LITTLE ROCK, Ark. (AGFC) - At roughly the size of a Mourning Dove, the American Kestrel is North America's smallest falcon. This species packs a predator's fierce intensity into its small body. It's one of the most colorful of all raptors: the male's slate-blue head and wings contrast elegantly with his rusty-red back and tail; the female has the same warm reddish on her wings, back, and tail. Hunting for insects and other small prey in open territory, kestrels perch on wires or poles, or hover facing into the wind, flapping and adjusting their long tails to stay in place. Kestrels are declining in parts of their range; Arkansans can help them by putting up nest boxes.
Kestrels can be found in Arkansas year-round and are listed as common in winter. In summer, they are listed as uncommon in the state, but can still be found here in decent numbers. They do nest in Arkansas, and they are cavity nesters. American Kestrels favor open areas with short ground vegetation and sparse trees. You'll find them in meadows, grasslands, deserts, parks, farm fields, cities, and suburbs. They eat mostly insects and other invertebrates, as well as small rodents and birds. They normally hunt by day. You may see a kestrel scanning for prey from the same perch all day long-or changing perches every few minutes. A kestrel pounces on its prey, seizing it with one or both feet; the bird may finish off a small meal right there on the ground, or carry larger prey back to a perch.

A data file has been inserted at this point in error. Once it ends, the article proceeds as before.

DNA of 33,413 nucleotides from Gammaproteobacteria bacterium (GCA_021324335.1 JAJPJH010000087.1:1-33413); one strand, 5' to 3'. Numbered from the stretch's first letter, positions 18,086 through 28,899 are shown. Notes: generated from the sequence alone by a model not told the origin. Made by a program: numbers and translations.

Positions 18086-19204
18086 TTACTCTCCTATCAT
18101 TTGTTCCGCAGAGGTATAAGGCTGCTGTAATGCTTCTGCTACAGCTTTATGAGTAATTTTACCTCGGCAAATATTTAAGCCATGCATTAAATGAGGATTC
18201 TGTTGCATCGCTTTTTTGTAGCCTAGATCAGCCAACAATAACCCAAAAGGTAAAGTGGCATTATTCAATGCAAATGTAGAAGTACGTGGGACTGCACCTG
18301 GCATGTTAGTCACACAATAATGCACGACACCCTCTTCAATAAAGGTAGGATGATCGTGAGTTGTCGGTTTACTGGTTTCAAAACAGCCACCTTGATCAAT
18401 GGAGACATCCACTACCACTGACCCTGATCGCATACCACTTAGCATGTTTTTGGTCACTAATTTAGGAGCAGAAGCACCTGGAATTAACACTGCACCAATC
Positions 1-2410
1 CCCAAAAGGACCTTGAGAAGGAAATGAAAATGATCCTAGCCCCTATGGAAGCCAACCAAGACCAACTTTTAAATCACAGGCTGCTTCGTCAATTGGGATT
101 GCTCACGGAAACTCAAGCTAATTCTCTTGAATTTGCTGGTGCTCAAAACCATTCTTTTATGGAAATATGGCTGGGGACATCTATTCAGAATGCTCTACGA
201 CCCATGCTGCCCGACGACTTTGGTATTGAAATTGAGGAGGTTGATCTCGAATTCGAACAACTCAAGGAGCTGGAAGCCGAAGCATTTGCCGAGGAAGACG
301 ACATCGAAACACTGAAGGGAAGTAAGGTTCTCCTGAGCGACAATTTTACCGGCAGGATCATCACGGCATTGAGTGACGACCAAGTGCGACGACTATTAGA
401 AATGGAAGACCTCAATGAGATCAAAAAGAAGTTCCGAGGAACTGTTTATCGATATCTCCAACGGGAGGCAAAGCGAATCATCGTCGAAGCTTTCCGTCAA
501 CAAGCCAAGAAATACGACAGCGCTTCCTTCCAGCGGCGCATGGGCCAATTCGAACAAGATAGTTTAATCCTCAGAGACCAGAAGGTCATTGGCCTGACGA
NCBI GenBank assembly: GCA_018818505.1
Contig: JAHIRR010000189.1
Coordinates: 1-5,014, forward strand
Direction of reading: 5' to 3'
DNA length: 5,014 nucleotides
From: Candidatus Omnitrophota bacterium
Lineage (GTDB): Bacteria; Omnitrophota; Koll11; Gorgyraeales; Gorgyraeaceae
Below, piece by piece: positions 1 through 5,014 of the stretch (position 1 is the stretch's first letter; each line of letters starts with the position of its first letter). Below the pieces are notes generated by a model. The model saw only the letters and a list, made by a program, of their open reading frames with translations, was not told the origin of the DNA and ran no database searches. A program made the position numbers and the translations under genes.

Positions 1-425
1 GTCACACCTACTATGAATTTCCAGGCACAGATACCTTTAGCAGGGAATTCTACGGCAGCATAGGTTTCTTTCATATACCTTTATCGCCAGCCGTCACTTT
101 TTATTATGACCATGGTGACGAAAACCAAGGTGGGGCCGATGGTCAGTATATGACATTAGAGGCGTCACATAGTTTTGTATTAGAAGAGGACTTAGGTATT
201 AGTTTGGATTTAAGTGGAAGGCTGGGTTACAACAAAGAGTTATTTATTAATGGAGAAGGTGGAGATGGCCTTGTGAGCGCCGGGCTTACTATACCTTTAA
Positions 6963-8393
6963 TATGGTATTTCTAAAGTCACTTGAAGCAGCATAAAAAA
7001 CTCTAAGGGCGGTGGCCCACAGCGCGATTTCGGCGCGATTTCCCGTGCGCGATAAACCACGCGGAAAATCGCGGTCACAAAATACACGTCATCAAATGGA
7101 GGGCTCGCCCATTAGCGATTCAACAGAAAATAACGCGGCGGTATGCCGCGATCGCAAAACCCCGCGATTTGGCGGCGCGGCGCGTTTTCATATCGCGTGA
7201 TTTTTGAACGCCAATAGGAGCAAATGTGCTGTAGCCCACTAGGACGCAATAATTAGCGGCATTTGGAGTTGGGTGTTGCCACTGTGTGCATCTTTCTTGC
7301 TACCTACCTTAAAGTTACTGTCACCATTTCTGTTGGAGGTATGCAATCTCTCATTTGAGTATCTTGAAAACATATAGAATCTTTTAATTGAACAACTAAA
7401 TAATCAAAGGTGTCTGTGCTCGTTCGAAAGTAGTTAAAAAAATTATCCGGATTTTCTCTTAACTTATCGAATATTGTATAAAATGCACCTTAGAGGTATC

American Kestrels take well to artificial nest boxes. To attract a breeding pair, the box should be put up by early February. Nail it to a tree 10 to 30 feet above the ground away from traffic and loud human activity. Attach a guard to keep predators from raiding eggs and young. Find out more about nest boxes on the Cornell Lab or Ornithology website www.allaboutbirds.org. You'll find plans for building a nest box of the appropriate size at the Cornell Lab of Ornithology Project Nestwatch site (www.nestwatch.org).
Find This Bird:
Scan fence posts, utility lines and telephone poles, particularly when driving through farmland. Or view them by the hundreds at coastal migration sites-such as Cape May, New Jersey, or Kiptopeke, Virginia-in September or early October. Particularly in summer, listen for their shrill killy-killy-killy call to be alerted to when they're around.
(Source: Arkansas Game and Fish Commission)